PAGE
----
2011 hugo 028 Oscar Spotlight: Chloe Moretz Interview For Martin Scorseses Hugo

Throughout his extraordinary career, Academy Award-winning director Martin Scorsese has brought his unique vision and dazzling gifts to life in a series of unforgettable films. With ‘Hugo,’ the legendary storyteller invites you to join him on a thrilling journey to a magical world with his first-ever 3D film, based on Brian Selznick’s award-winning, imaginative New York Times best-seller, ‘The Invention of Hugo Cabret. ‘Hugo’ is the astonishing adventure of a wily and resourceful boy whose quest to unlock a secret left to him by his father will transform Hugo and all those around him, and reveal a safe and loving place he can call home. ‘Hugo’ stars Asa Butterfield, Chloe Moretz, Ben Kingsley, Sacha Baron Cohen, Jude Law, Ray Winstone, Christopher Lee, Helen McCrory, Richard Griffiths, Frances de la Tour, Emily Mortimer and Michael Stuhlbarg. ‘Hugo’ tops the Oscar nominations list, garnering eleven overall. The 84th Annual Academy Awards takes place this Sunday.

I can imagine Isabelle being a really interesting character to play? She’s always willing for adventure, and she’s pretty spontaneous.

Chloe Moretz: Definitely. Isabelle was a really interesting character to play, not only because of the British accent I had to do, but also because she’s very a naïve, young, adventurous, spontaneous, type girl. She’s also very book smart, she loves big words, loves books. She was definitely a lot of fun to play, I learnt a lot from playing her. I think before Isabelle meets Hugo, she has a pretty dull life in the scheme of things (laughs). She kind of just stays in, reads books, goes to school – a pretty normal, everyday life. Her adventures she goes through are through her books, through all the things she reads and she falls in love with. So when she meets Hugo, and he asks her, in the book store, if she wants to go on an adventure, she is of course ecstatic.

There’s this great friendship between Hugo and Isabelle in this movie. What do you think it is about that dynamic that works?

Chloe Moretz: Hugo and Isabelle, they need each other. I think that’s a part of the whole moral of the movie: everyone needs love, everyone needs to be loved. Love and be loved in return. Hugo and Isabelle, they’re like brother and sister, they’re like best friends, they’re in it together, they’re partners in crime. And that’s what Isabelle always needed, someone her age that would love her and need her. That’s also what Hugo needed, someone to bring into the folds of his life, have someone he can talk to. They need each other on a best friend, brother and sister level. Figuring out life together.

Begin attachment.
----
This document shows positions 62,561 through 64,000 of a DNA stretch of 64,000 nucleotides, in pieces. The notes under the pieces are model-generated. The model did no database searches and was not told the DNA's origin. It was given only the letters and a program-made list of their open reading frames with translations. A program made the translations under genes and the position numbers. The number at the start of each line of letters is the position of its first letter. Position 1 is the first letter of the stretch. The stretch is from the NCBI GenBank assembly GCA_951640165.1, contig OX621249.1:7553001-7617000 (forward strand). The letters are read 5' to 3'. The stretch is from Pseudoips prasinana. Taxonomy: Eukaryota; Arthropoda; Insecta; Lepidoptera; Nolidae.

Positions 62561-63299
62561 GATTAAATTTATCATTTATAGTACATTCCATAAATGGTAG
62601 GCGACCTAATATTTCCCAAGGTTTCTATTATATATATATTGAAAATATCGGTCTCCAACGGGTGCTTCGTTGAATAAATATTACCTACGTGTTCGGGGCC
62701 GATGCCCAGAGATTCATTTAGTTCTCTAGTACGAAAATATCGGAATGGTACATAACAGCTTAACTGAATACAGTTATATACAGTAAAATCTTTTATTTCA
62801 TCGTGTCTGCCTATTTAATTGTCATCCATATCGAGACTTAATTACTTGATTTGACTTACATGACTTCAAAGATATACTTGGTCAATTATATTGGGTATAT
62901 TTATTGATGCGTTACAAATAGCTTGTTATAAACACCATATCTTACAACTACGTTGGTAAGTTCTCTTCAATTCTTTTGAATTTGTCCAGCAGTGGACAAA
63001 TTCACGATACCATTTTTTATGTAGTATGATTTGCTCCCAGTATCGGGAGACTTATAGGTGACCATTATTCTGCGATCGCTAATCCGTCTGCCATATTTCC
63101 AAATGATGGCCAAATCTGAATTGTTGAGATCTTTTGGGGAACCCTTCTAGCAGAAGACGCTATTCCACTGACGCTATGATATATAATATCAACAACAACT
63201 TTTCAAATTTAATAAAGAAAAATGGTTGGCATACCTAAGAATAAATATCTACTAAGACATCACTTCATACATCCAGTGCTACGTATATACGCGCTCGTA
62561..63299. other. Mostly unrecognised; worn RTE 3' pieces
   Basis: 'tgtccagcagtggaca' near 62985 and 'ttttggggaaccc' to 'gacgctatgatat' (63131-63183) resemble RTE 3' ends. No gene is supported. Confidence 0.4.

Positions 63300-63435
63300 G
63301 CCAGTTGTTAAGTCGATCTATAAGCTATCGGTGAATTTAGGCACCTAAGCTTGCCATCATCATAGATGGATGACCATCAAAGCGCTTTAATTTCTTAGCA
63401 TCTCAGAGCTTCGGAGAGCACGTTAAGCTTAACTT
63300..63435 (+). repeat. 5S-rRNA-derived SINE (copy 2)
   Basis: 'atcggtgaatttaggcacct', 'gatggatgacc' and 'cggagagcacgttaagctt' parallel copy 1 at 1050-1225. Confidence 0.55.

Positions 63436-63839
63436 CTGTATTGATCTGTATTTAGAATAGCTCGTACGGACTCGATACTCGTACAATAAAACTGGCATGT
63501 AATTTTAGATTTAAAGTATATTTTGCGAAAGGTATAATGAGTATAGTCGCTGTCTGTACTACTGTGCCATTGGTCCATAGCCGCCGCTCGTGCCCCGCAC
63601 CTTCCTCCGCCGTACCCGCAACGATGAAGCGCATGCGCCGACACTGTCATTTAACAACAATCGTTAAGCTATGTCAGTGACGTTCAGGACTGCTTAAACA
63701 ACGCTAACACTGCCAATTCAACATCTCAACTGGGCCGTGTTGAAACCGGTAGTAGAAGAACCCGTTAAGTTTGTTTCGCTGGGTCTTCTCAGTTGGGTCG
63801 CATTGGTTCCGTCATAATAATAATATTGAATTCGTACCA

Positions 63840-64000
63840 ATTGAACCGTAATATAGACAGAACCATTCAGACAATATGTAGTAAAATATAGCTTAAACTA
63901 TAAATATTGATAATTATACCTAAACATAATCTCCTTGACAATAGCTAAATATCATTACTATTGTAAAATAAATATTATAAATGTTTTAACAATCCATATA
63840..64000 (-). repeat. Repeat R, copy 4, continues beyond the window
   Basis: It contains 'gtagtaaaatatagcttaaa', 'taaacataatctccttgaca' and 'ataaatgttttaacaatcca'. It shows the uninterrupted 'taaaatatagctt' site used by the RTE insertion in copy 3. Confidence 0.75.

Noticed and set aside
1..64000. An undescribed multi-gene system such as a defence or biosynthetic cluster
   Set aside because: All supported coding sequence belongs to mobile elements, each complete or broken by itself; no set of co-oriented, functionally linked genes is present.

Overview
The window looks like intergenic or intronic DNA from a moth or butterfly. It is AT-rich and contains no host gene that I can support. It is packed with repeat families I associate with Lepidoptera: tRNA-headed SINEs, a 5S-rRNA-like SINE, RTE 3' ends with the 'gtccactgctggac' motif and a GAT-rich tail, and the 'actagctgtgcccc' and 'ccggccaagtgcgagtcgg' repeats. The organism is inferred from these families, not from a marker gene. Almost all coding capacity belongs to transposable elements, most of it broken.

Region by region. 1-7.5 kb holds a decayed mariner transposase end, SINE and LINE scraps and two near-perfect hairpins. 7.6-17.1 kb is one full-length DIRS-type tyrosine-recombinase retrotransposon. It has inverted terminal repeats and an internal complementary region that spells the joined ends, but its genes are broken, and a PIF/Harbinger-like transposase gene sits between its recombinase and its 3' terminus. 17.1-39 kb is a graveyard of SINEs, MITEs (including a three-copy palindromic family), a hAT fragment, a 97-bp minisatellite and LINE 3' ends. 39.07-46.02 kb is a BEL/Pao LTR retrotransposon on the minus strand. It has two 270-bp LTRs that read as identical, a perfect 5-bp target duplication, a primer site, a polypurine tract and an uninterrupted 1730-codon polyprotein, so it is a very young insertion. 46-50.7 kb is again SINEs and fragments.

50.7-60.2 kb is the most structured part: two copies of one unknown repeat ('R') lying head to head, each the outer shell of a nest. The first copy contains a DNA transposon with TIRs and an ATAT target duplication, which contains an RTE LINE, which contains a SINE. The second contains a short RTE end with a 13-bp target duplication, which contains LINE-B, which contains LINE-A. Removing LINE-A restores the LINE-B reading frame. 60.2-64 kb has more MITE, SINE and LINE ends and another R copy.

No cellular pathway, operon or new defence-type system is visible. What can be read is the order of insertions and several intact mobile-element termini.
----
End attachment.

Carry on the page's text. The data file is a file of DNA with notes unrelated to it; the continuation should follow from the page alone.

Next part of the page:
Working with Martin Scorsese on this film, how did you find that whole experience, and what did you take from it?

Chloe Moretz: With Martin Scorsese, he creates such a great mood on set. It’s the feeling he gives off when he directs, he makes everyone feel equal, no matter who you are, no matter how big you are, no matter how famous you are, no matter how iconic you are. With him you just feel equal. And Martin, he treats the kids, Asa and I, just as well as he treated Sir Ben Kingsley and Sir Christopher Lee. He treated us all as if we were little actors, on a little set, doing a little movie, with a little director. It was special working with Martin Scorsese. When I read the script, I thought that this is kind of Martin’s homage to filmmaking, it’s kind of his thanks to the people who started it. He tells so many stories, and he’s been around for so long that he’s known so many people….it’s actually kind of baffling (laughs), how much he does know about this film business. I grew so much as an actor on this film working with Martin Scorsese. Also I grew in my knowledge of film history immensely. It was a magical experience working with him, and a magical movie with all of these awesome, amazing actors. I really wouldn’t give anything in the world to take it back.

How was it for you as actor working with the 3D cameras?

Chloe Moretz: As an actor, it’s pretty much the same except you have to be very very natural with it. There is no overacting, you cannot overact with this camera because it shows everything. All you can do is react, so you really have to be the most natural you have been before in a movie. That was really something, it was cool to do. I think it really enhanced it as well, it really draws you in as a watcher and a listener. When you’re watching the movie and as you see it in 3D, it’s not gimmicky, it really just draws you in. When the station inspector is yelling, you really feel it, you feel the reverberation of that voice in your chest. You feel like that child that is being reprimanded again by your parents (laughs).

‘Hugo’ says a lot about the power of movies to inspire people. Can you remember the first time you sat in the cinema, or watched a film, and was really inspired?

Chloe Moretz: Oh yeah, definitely. My mum has always been pretty obsessed with Audrey Hepburn, and as am I, so one of the first films I saw that really inspired me to be an actor and be someone else would be ‘Breakfast at Tiffany’s.‘ I saw Audrey Hepburn, and I just saw how she lit up the screen. She makes you smile when you see her and her little face. She just lights up the screen. And I think when I saw that I realised that that’s what I’d like to do. I wanted to make people smile, I wanted to make people dream and imagine that they’re in that time and that feeling. So for me, I guess that’s one of the things that really inspired me to be an actress.